The Bellwood Site is a large Pawnee village located on a Platte River terrace near the town of Bellwood. Two occupation episodes are evident. The earliest occurred during the period A.D. 1650-1750, prior to the Pawnee having close contact with Europeans. The latter occupation was about A.D. 1795-1800 by the Grand Band of the Pawnee confederation. These separate occupations prior to and following Pawnee acquisition of the horse, gun, and other European commodities have furnished archeologists with an excellent opportunity to evaluate the nature of Pawnee-European interaction.
Barcal or Skull Creek Site [25-BU-04] Listed 1972/03/24
The Barcal Site is a large Pawnee earthlodge village on a prominent natural terrace overlooking Skull Creek near the town of Abie. Three lodge sites and a variety of other village features such as storage facilities, horse corrals, and meat drying racks were excavated. Structures showed evidence of rebuilding, implying the community was abandoned and later reoccupied. On the basis of pottery characteristics the site has been dated A.D. 1700-1750, spanning the period of first European contact with the Pawnee.
Chauncey Taylor House, pdf [BU05-012] Listed 1982/06/25
The Zeilinger House was built in 1888 for Chauncey S. Taylor, a local jeweler. Local legend states that Taylor brought with him to David City an "18-inch-square" model of a former home, which was copied by the carpenter to construct the present house. The property was later owned by the John and Richard Zeilinger families, founders in 1892 of a successful hardware business in David City. The house is an eclectic composite of the Queen Anne and French Second Empire styles and features a prominent three-story corner tower.
David City Park and Municipal Auditorium, pdf [BU05-047, 069] Listed 2000/11/15
The history of the David City Park began in 1889, when twelve acres were donated to he city for use as a park. Over time additional land was added to the park through purchases and donations. As the park increased in size, improvements were also made. A number of recreational facilities including a swimming pool, athletic field, and golf course were added. Although there are several buildings within the park's boundaries, the most prominent structure is the Municipal Auditorium. Constructed 1941-43, this WPA project is an excellent example of an Art Moderne-style building.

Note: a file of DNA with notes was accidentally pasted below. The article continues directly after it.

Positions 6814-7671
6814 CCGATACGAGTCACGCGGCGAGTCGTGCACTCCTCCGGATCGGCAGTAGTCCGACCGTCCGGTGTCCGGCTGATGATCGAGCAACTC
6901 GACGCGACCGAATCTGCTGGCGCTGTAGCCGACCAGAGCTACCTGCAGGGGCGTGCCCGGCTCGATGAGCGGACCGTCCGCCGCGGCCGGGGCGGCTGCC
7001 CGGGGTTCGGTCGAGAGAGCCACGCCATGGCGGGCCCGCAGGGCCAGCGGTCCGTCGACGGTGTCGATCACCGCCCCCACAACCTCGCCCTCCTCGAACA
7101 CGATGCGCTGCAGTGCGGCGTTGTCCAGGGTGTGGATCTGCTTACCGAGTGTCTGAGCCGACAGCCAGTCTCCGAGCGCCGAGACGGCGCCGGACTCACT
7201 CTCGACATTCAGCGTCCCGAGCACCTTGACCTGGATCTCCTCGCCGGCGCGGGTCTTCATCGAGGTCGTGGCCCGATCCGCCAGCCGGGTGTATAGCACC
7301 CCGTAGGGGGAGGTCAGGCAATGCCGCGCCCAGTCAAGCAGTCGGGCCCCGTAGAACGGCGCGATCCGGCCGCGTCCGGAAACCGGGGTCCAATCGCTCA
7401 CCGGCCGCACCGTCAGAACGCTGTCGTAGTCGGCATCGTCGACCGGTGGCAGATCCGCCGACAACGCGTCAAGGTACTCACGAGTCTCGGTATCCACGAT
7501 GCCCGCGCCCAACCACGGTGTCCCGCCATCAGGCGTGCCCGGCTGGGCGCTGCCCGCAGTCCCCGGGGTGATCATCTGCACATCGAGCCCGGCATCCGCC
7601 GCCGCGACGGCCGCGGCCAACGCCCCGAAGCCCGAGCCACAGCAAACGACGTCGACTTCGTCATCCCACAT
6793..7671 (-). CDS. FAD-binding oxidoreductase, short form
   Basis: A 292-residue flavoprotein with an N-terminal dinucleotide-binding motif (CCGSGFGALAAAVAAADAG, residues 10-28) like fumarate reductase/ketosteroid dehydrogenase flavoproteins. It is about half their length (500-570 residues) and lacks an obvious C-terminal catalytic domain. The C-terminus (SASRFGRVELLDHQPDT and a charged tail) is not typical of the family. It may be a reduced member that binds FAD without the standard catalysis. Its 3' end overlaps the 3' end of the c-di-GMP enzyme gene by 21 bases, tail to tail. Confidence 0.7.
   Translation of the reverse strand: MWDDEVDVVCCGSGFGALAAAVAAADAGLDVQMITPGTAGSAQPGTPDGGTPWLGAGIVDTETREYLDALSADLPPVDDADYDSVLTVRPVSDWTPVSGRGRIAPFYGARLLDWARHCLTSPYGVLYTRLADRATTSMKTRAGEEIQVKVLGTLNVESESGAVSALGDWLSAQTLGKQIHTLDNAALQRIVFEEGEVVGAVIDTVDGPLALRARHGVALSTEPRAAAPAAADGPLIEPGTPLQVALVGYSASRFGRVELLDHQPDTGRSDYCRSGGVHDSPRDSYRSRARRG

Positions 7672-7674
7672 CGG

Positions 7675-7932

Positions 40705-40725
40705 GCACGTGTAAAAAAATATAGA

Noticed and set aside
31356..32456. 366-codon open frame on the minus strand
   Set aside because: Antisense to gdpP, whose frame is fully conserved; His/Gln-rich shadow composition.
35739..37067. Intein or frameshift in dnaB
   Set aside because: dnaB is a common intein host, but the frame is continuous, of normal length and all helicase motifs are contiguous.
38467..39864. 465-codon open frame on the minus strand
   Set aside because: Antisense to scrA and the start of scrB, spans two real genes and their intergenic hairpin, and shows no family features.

Thorpe's Opera House, pdf [BU05-056] Listed 1988/09/28
Located in David City, the three-story brick commercial building was constructed in 1889 by William Thorpe as a recital hall for his daughter, Estelle. Estelle's favorite color, blue, was used in the interior of the second floor opera house, which contains box seats, a "U" shaped balcony, and a multi-leveled gallery. Groups such as the Boston Comic Opera Company and the Tennessean Jubilee Singers performed at Thorpe's Opera House.
St. Mary of the Assumption Catholic Church, School & Grottos, pdf [BU06-001] Listed 2008/12/19
This architecturally significant property contains a 1914 Gothic Revival church, a 1921 school, a chapel and several contributing grottos and shrines dedicated in the 1930s. Together the buildings and objects create a district that exemplifies the evolving aesthetics and design principles of Dwight's Czech community over a period of three decades. The large scale of the church in relation to the community it serves is testament to its local significance.
Fremont, Elkhorn, and Missouri Valley Railroad Depot, pdf [BU06-014] Listed 1979/10/11
The Dwight Depot is a typical example of a small town railroad station, of the architectural style used by the Fremont, Elkhorn, and Missouri Valley Railroad, a former Chicago and Northwestern subsidiary. Using a standard set of blueprints, the railroad constructed nearly identical depots in each town, making only minor structural changes from one to another. Construction of these simple frame buildings was a cost-saving factor for the railroad. The Dwight Depot was built in 1887 and served the town until 1962.
Surprise Opera House, pdf [BU14-008] Listed 1988/07/06
The one-story concrete-block community hall and opera house was constructed in 1913 by the town of Surprise. The interior has a stage and balcony, with a wooden floor and pressed tin ceiling. The last performance, "Sparking Down in Arkansas," was held in the opera house in 1954.